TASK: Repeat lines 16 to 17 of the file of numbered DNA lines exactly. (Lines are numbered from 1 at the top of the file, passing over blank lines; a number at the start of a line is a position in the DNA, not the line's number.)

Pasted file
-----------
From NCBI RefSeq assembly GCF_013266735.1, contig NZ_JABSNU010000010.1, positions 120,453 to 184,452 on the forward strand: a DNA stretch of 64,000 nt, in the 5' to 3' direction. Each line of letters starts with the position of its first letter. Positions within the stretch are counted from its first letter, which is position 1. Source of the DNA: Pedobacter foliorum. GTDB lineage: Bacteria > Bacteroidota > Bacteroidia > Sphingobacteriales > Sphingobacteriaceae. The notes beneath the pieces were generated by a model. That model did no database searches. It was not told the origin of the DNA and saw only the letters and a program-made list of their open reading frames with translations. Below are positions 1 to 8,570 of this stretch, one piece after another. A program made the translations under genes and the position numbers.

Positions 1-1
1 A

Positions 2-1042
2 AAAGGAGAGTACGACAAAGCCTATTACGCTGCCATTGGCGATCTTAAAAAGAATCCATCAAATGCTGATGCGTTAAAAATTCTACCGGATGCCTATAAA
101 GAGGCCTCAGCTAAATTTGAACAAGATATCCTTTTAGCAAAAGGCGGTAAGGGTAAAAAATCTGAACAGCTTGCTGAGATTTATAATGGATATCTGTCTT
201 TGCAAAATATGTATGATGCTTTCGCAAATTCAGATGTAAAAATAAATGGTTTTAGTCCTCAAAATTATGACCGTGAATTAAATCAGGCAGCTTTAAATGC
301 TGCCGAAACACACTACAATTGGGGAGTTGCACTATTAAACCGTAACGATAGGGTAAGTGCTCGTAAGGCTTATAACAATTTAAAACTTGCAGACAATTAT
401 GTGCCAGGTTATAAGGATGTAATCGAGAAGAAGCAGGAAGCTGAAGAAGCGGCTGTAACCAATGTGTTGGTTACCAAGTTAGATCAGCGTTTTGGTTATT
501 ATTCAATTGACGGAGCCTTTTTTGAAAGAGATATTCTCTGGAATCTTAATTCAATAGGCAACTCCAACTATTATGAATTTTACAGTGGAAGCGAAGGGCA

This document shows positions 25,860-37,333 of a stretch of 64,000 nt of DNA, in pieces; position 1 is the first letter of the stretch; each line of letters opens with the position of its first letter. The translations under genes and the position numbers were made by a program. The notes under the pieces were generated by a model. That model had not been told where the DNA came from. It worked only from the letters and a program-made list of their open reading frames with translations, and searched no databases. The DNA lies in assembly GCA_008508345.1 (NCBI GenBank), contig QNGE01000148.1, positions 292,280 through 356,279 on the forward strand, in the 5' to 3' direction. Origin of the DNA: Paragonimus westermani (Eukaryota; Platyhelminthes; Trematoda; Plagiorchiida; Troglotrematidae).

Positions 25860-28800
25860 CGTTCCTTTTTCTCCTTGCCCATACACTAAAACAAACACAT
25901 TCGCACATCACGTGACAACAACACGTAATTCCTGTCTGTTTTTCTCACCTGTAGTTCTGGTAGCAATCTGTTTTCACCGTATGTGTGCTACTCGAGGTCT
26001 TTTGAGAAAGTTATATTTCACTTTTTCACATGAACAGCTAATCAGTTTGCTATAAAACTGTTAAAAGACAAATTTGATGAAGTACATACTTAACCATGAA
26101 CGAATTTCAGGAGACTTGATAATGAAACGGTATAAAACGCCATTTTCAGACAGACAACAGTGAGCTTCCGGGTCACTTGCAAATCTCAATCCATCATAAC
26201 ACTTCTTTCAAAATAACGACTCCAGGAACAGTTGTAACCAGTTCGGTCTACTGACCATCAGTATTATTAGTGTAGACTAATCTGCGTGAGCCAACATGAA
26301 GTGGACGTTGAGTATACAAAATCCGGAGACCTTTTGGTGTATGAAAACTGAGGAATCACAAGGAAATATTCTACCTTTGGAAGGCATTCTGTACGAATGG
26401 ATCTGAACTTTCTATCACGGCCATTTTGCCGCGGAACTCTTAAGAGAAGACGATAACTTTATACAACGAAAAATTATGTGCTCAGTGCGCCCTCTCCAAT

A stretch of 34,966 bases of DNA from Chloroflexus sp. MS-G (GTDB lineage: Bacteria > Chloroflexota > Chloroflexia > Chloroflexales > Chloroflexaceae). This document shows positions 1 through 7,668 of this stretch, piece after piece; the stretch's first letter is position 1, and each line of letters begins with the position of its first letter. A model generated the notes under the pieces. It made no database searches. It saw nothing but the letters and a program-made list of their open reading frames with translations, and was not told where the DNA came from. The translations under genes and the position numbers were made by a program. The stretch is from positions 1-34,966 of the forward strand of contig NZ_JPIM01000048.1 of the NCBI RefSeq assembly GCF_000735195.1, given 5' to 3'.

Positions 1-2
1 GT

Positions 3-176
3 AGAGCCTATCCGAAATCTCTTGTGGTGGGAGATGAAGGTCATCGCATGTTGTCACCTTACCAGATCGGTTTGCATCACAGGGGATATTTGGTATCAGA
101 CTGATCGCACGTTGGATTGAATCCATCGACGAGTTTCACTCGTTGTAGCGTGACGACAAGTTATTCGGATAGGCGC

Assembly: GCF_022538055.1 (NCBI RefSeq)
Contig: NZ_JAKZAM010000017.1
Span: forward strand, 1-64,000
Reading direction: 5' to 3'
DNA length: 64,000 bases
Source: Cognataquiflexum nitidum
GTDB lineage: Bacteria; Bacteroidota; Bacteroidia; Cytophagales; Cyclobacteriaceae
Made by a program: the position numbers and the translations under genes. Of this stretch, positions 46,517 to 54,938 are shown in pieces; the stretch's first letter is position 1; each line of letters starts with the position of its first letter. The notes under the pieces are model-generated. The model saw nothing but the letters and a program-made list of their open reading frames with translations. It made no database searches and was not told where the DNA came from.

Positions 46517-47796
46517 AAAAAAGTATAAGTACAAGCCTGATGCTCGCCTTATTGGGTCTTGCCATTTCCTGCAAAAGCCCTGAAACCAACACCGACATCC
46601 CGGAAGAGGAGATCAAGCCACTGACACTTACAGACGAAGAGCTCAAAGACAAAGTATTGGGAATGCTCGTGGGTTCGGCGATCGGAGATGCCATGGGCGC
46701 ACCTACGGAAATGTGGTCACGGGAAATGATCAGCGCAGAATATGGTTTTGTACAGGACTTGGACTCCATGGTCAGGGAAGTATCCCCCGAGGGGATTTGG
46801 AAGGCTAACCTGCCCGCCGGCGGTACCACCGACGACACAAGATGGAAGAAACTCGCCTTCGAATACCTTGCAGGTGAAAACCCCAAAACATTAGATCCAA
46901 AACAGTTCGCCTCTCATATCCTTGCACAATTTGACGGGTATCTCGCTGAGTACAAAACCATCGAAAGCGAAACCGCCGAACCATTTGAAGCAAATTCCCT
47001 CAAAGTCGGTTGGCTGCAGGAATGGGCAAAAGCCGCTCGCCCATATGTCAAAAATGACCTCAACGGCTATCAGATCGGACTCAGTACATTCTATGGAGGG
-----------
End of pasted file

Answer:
26101 CGAATTTCAGGAGACTTGATAATGAAACGGTATAAAACGCCATTTTCAGACAGACAACAGTGAGCTTCCGGGTCACTTGCAAATCTCAATCCATCATAAC
26201 ACTTCTTTCAAAATAACGACTCCAGGAACAGTTGTAACCAGTTCGGTCTACTGACCATCAGTATTATTAGTGTAGACTAATCTGCGTGAGCCAACATGAA